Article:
23. “It’s up to brave hearts, sir, to be patient when things are going badly, as well as being happy when they’re going well … For I’ve heard that what they call fortune is a flighty woman who drinks too much, and, what’s more, she’s blind, so she can’t see what she’s doing, and she doesn’t know who she’s knocking over or who she’s raising up.”
  24. “The fault lies not with the mob, who demands nonsense, but with those who do not know how to produce anything else.”
  25. “What is more dangerous than to become a poet? which is, as some say, an incurable and infectious disease.”
  26. “… truth, whose mother is history, who is the rival of time, depository of deeds, witness of the past, example and lesson to the present, and warning to the future.”
  27. “Tell me, you brand-new buffoon and thoroughly ancient pest.”
  28. “Laughter distances us from that which is ugly and therefore potentially distressing, and indeed enables us to obtain paradoxical pleasure and therapeutic benefit from it.”
  29. “One man scorned and covered with scars still strove with his last ounce of courage to reach the unreachable stars; and the world will be better for this.”
  30. “I’ve always heard the old folks say that if you don’t know how to enjoy good luck when it comes, you shouldn’t complain if it passes you by.”
  31. “Everything I have done, am doing, and shall do follows the dictates of reason and the laws of chivalry.”
  32. …that what applies here is the old saying about the pot calling the kettle black.”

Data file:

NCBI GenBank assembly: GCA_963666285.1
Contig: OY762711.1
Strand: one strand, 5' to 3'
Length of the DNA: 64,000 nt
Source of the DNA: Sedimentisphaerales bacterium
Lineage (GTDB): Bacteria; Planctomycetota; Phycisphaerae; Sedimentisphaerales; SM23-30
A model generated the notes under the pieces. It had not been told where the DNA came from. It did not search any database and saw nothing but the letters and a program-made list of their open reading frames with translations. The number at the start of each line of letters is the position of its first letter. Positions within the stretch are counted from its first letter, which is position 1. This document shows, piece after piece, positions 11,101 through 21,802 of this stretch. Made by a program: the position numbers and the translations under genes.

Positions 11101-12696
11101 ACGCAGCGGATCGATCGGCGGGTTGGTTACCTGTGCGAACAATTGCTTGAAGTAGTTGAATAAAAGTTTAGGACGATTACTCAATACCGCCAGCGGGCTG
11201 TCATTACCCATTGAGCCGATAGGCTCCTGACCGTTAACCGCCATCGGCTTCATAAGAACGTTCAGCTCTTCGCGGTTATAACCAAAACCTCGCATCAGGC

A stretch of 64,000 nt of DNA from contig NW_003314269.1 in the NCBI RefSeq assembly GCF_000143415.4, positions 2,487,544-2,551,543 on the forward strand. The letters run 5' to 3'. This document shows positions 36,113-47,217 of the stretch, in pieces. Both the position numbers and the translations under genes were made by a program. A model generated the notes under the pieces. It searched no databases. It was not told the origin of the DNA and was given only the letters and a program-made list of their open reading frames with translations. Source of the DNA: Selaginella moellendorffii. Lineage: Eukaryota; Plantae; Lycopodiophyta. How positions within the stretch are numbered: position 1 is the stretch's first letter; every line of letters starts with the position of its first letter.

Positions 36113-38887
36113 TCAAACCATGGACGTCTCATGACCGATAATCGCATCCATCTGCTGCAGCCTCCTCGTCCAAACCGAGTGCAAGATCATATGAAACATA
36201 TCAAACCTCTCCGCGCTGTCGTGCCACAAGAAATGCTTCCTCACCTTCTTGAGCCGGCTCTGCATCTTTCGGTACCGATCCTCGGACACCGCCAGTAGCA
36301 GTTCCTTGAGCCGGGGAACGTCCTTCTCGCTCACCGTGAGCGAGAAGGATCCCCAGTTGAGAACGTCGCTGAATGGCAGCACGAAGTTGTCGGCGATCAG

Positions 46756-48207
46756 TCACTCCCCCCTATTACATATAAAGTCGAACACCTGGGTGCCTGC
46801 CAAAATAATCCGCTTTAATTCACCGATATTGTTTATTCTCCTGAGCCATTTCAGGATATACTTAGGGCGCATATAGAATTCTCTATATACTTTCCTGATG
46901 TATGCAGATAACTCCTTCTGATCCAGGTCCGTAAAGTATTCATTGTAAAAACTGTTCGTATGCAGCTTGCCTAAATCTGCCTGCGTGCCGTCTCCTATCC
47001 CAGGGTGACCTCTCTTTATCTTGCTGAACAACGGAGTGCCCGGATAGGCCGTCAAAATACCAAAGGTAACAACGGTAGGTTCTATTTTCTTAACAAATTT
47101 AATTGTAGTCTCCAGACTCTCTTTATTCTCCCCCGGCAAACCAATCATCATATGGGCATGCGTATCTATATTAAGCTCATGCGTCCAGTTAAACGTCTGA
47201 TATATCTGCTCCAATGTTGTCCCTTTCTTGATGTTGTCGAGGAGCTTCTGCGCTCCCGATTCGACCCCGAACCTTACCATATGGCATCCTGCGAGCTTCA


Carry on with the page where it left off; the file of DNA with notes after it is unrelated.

33. “All human efforts to communicate—even in the same language—are equally utopian, equally luminous with value, and equally worth the doing.”
  34. “The foolish remarks of the rich man pass for wisdom in the world.”
  35. “…and bless the man who invented sleep, a cloak to cover over all human thought, food that drives away hunger, water that banishes thirst, fire that heats up cold, chill that moderates passion and, finally universal currency with which all things can be bought, weight and balance that brings the shepherd and the king, the fool and the wise, to the same level.”
  36. “…in the worst of circumstances, the hypocrite who pretends to be good does less harm than the public sinner.”
  37. “What I can tell your grace is that it deals with truths, and they are truths so appealing and elegant that no lies can equal them.”
  38. “Having cleaned his armor and made a full helmet out of a simple headpiece, and having given a name to his horse and decided on one for himself, he realized that the only thing left for him to do was to find a lady to love; for the knight errant without a lady-love was a tree without leaves or fruit, a body without a soul.”